Lizette Juarez is a proud first-generation college graduate pursuing her Education Specialist Credential for Mild to Moderate Support Needs and a Master’s in Education in the Teacher Education Program. She received her Bachelor's degree in Sociology at UCSB in 2020. During her undergraduate studies she tutored at a non-profit learning center in Santa Barbara and studied abroad in Santiago, Chile. Lizette spent the last year working as a bilingual special education case manager for students in grades K-3. This experience, along with her education history, have inspired her to work and advocate for equitable educational environments for all students. She is passionate about learning and is eager to work closely with the students, teachers, and families in the Santa Barbara community.
GGSE: What do you do in your free time?
Juarez: I enjoy spending my free time doing both indoor and outdoor activities. One of my favorite outdoor activities is taking my hammock out to any open space and reading a book. I also enjoy painting, hand-making cards, trying new foods, and cooking homemade Mexican dishes. My specialty is chicken enchiladas in a green tomatillo sauce.
GGSE: Tell us about your experiences as a bilingual special education case manager. How did it help you grow as a teacher?
Juarez: It was extremely challenging to begin my first year co-teaching in the middle of a pandemic, but it was a great learning experience that inspired me to pursue the education specialist credential. I gained a greater understanding of the importance of fostering positive relationships with my students and their families. Each one enters the classroom with a unique background, and I need to honor that in order to best understand and serve my students. It also helped me grow as a teacher because I developed positive classroom management skills, time management skills, and an in-depth understanding of special education systems and best practices.
GGSE: What's your favorite memory from your time abroad in Chile?
Juarez: There are so many! One of the most remarkable memories was in October 2019. There was a public transportation fare increase that ignited social protests in the capital, Santiago, and across the nation. I was attending a politically-active university, so my in-person classes ceased in support of the social movements. It was incredible to watch the country unite in the streets, put on informational workshops, and ultimately vote to transform their outdated, authoritarian constitution from the Pinochet-dictatorship era. During this time, I learned about the historical events that led to a multitude of social, political, and economic disparities in Chile. I learned about the role my home country has played in Chile’s political movements; this reinforced the idea that I should always seek to learn from both dominant and non-dominant narratives.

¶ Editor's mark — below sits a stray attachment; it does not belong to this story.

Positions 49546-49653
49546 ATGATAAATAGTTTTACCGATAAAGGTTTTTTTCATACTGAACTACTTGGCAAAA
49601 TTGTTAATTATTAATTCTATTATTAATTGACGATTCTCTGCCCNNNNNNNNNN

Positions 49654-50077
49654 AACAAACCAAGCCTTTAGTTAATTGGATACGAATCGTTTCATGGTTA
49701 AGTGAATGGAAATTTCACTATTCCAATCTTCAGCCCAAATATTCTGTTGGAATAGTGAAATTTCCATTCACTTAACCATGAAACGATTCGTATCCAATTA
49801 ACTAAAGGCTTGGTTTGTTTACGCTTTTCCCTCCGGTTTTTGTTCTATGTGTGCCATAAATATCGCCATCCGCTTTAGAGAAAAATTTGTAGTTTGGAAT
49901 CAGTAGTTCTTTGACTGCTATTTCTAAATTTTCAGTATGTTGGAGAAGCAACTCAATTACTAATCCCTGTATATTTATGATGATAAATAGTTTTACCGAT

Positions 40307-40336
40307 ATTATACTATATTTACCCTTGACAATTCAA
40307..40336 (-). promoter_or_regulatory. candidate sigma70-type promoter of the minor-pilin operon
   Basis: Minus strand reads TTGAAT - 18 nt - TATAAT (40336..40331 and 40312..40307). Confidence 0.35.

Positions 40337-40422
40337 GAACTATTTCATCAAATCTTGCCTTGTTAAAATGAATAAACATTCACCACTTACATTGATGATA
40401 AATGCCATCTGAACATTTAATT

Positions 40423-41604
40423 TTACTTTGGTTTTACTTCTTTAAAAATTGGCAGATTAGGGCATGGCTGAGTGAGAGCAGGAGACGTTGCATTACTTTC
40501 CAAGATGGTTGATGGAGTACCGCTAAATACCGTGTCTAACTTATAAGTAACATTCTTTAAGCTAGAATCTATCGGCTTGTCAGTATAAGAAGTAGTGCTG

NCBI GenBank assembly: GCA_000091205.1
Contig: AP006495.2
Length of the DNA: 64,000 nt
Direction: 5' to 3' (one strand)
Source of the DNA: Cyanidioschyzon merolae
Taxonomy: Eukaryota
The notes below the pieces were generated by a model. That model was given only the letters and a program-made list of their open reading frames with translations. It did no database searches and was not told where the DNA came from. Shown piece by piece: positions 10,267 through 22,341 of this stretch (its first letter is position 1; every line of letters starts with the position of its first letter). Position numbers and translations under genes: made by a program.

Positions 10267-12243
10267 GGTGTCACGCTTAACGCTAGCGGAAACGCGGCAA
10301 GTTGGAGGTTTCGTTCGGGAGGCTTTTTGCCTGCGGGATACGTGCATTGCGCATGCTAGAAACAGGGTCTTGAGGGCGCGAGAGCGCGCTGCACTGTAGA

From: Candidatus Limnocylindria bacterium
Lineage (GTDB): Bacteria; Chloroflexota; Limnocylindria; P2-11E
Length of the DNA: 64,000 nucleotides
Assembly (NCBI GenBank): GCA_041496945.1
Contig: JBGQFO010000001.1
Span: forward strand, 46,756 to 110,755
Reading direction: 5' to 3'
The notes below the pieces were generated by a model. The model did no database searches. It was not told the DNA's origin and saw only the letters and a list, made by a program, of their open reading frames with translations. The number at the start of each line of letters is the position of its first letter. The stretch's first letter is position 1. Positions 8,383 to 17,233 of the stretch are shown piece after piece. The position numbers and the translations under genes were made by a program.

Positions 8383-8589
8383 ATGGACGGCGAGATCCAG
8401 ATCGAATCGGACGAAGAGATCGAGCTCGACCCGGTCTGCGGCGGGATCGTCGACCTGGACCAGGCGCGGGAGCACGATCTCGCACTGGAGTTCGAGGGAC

GGSE: Who, living or dead, do you most admire?
Juarez: My mamí & papí (mom and dad). I admire my parents because they are the most selfless and hard-working people I know. They left their home country and migrated to find a place of security to raise their children in (2 siblings and myself). They have persevered in a country whose language they did not speak, whose social norms they were not aligned with, but whose safety allowed them to raise 3 hard-working, humble, and successful children. I admire my parents’ determination to maintain and honor our Mexican heritage and values, while also respecting those of the nation. I admire my parents because they remind me to be humble, hard working, and caring of my community. Gracias mami y papi por ser un ejemplo de un gran modelo a seguir (Thank you mom and dad for being great role models).